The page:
WikiLeaks' latest release is classified military documents that detail information obtained from Guantanamo detainees. What do they reveal about Osama bin Laden and al Qaeda?
CNN's national security analyst Peter Bergen, author of "The Longest War," weighs in on what the WikiLeaks documents reveal about bin Laden that the world didn't know a few days ago. Here's an edited transcript:
I think we have a little bit better sense of where he was in the immediate aftermath of 9/11.
I think overall, these WikiLeaks documents about Guantanamo remind me a little bit of the WikiLeaks documents we had about Afghanistan and Pakistan from the U.S. military. They don't really add anything seismic to our general understanding of what happened. They're filling in details. They will be very interesting for future historians.
These are not top-secret documents. They're secret. So they're not the crown jewels. The fact that bin Laden was hard up for cash I think is pretty interesting, but that sort of accords with something we already knew, that bin Laden didn't have millions of dollars when he was in Afghanistan. Even though he's the son of a billionaire, money was tight during this time period.
It's interesting now we have confirmation that the operational commander of 9/11, Khalid Sheikh Mohammed, was watching these events unfold live on TV in Karachi, Pakistan. But again I think that's something, if we didn't know for a fact, we certainly probably thought was true already.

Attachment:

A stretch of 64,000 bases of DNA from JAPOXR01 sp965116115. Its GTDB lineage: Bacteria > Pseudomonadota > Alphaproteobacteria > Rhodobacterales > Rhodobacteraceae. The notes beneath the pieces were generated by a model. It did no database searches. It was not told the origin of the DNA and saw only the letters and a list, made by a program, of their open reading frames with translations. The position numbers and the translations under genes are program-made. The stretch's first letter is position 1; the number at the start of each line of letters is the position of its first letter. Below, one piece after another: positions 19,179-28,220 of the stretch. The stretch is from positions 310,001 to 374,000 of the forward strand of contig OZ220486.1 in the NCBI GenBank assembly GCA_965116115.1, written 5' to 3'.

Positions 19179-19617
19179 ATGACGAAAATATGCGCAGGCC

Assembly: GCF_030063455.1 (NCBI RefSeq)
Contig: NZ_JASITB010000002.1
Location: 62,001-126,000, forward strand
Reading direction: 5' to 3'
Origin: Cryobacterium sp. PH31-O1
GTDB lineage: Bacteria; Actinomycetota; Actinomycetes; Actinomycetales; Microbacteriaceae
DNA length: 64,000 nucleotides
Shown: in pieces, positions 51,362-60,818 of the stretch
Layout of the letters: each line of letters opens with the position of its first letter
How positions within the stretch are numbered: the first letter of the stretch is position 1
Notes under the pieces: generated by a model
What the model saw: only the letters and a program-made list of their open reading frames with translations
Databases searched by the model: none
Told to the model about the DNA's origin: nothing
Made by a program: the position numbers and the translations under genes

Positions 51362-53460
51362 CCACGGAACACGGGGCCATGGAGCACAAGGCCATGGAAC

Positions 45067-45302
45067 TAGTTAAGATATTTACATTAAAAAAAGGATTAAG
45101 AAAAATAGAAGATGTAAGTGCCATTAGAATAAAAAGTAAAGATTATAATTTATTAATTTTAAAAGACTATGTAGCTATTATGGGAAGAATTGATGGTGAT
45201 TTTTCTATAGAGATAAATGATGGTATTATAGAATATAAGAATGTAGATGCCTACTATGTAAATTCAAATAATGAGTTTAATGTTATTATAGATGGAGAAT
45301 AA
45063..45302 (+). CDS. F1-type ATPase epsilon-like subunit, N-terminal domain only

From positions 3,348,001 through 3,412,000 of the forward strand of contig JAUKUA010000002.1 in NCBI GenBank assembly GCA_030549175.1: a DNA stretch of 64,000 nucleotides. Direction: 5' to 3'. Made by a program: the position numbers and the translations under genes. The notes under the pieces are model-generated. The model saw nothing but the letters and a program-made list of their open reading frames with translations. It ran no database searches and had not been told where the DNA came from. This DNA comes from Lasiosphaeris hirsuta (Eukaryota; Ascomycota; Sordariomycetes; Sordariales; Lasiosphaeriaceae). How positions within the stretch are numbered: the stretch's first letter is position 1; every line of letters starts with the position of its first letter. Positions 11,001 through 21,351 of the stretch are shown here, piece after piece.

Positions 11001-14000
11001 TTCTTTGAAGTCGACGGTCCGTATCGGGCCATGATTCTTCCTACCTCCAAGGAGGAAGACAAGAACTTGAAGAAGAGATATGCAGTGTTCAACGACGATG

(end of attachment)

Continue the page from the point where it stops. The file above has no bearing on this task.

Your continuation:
Hundreds of U.S. diplomatic cables obtained by WikiLeaks paint a picture of corruption in Afghanistan at every level of government and society.
Cables from the U.S. ambassador in Kabul portray Afghan President Hamid Karzai as paranoid, with an "inability to grasp the most rudimentary principles of state-building." FULL POST
U.S. Secretary of State Hillary Clinton and Pakistani President Asif Ali Zardari have agreed not to let recent WikiLeaks revelations "cast a shadow on the strategic partnership" between their countries, a spokesman for the president said.
The two officials spoke over the telephone about bilateral matters with
reference to the recent leaks of U.S. diplomatic cables, the spokesman said. WikiLeaks is a website known for leaking official secrets.
CNN speaks to Pakistan's ambassador to Britain about the latest WikiLeaks release.
On the record, Pakistan has persistently criticized the United States' use of unmanned drones to attack militant hideouts in its mountainous border region.
But diplomatic cables obtained by WikiLeaks reveal that in private the Pakistani government was not unhappy about the strikes, and secretly allowed small groups of U.S. special operation units to operate on its soil.
In a cable sent in August 2008, the U.S. ambassador to Pakistan at the time, Anne W. Patterson, recounted a meeting with Interior Minister Rehman Malik and Prime Minister Yousaf Raza Gilani. It coincided with a military operation in one of the restive frontier territories.
Patterson wrote: "Malik suggested we hold off alleged Predator attacks until after the Bajaur operation. The PM brushed aside Rehman's remarks and said, 'I don't care if they do it as long as they get the right people. We'll protest in the National Assembly and then ignore it.'"